The All Blacks have made only two changes to their starting side, both forced as the result of a minor injury to centre Anton Lienert-Brown. As such, Rieko Ioane has shifted to outside centre, with Sevu Reece moving across to the left wing to accommodate the inclusion of Will Jordan.
In sticking solid with his run-on team otherwise, Foster expects some of the combinations that struggled early last week to hum from the outset this time around.
“We need growth and the best way to get growth at this stage is to keep developing the combinations,” he said. “There were a lot of lessons from last week, and whilst a lot has been said about the things that didn’t go well, there were a lot of things that did go well and we’ve got to enhance those opportunities again.”
The Wallabies have opted against similar continuity of selection, instead deciding on the experience of Matt To’omua in the backs and the hardened edge of Lachie Swinton up front. Lock Matt Philip has also been promoted.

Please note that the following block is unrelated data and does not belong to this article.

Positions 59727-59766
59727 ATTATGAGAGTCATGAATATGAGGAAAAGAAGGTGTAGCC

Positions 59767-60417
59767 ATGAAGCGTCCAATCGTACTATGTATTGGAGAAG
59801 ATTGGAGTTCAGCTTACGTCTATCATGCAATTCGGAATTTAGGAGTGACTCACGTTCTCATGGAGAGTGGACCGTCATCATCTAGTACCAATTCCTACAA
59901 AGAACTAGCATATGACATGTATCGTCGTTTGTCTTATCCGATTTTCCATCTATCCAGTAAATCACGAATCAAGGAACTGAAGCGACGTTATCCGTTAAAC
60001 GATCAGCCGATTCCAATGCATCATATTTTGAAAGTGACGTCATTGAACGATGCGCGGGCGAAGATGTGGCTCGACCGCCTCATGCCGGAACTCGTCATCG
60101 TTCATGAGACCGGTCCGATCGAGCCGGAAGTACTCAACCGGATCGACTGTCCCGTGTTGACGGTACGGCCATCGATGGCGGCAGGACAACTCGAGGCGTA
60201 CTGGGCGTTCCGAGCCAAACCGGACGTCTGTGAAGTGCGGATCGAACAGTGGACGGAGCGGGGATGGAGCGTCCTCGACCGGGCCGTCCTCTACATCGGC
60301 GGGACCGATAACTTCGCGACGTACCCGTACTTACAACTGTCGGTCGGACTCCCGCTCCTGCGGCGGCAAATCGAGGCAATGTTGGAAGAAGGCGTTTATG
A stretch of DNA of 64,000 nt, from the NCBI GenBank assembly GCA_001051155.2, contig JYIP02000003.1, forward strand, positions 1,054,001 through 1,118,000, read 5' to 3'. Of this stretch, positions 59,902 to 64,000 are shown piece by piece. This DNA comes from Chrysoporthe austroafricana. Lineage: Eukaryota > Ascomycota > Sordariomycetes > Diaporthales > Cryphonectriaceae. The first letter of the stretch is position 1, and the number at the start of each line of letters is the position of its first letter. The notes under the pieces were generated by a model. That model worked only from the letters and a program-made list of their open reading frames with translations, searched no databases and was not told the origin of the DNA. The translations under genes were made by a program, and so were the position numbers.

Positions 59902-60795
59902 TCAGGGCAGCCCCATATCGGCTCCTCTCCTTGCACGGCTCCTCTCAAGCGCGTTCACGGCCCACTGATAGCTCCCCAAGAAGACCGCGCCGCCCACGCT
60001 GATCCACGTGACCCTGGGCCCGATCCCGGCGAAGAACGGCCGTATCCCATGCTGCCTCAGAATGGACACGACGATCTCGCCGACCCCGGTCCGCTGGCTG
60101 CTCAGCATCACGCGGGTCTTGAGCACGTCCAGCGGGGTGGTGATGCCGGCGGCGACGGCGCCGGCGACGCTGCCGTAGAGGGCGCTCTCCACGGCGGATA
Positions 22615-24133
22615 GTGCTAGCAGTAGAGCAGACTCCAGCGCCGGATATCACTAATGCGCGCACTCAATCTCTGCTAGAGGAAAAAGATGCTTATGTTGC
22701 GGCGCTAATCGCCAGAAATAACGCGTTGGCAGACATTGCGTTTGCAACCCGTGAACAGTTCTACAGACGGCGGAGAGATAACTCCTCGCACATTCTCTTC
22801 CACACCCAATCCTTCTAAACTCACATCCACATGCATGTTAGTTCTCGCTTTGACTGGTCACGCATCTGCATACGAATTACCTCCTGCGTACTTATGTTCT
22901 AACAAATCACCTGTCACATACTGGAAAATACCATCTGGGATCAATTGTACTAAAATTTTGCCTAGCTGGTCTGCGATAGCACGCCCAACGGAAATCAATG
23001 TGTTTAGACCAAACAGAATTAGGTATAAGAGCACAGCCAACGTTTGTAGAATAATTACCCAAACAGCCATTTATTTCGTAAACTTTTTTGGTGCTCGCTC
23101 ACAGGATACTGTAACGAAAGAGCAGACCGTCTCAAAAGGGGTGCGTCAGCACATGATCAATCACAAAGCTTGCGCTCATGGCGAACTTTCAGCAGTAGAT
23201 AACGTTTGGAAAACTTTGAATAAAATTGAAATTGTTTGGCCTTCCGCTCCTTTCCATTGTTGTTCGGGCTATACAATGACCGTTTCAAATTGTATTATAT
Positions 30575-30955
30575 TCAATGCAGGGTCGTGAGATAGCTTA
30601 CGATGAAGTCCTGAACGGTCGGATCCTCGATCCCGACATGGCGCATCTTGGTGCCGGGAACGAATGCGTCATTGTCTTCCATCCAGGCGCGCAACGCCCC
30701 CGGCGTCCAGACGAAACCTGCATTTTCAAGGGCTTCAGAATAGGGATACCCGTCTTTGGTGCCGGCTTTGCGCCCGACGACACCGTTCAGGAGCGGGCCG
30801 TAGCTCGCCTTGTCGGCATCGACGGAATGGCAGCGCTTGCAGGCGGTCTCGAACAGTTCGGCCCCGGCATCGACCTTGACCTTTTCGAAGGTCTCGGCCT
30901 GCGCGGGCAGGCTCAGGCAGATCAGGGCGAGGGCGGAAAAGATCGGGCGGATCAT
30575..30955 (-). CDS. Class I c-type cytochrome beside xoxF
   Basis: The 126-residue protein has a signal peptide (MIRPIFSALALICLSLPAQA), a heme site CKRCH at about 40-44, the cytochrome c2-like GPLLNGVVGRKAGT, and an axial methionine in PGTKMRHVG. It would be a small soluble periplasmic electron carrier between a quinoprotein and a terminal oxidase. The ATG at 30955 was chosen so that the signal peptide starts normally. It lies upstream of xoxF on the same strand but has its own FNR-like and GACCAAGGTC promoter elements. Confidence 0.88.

Coincidentally, it was To’omua’s departure in Auckland last year that saw the Wallabies’ lose their way.
The All Blacks were able to blow away the Wallabies with a blistering 14-minute spell in that game, which was largely the case last week, too. The All Blacks are still a work in progress under Foster, hence the coach’s demand that they rise to the occasion this week.
They’ve clearly got improvement in them but so, too, do the Wallabies. The big question for Australia is: how much?
WALLABIES’ LINEOUT WAS BAD, BUT THEY WANT THE ALL BLACKS POLICED TOO
Australia had the perfect opportunity to make a flying start in Auckland last week.
They received multiple early penalties from referee Paul Williams, but blew the chance to establish field position and possession while running into the wind because they couldn’t win their lineouts.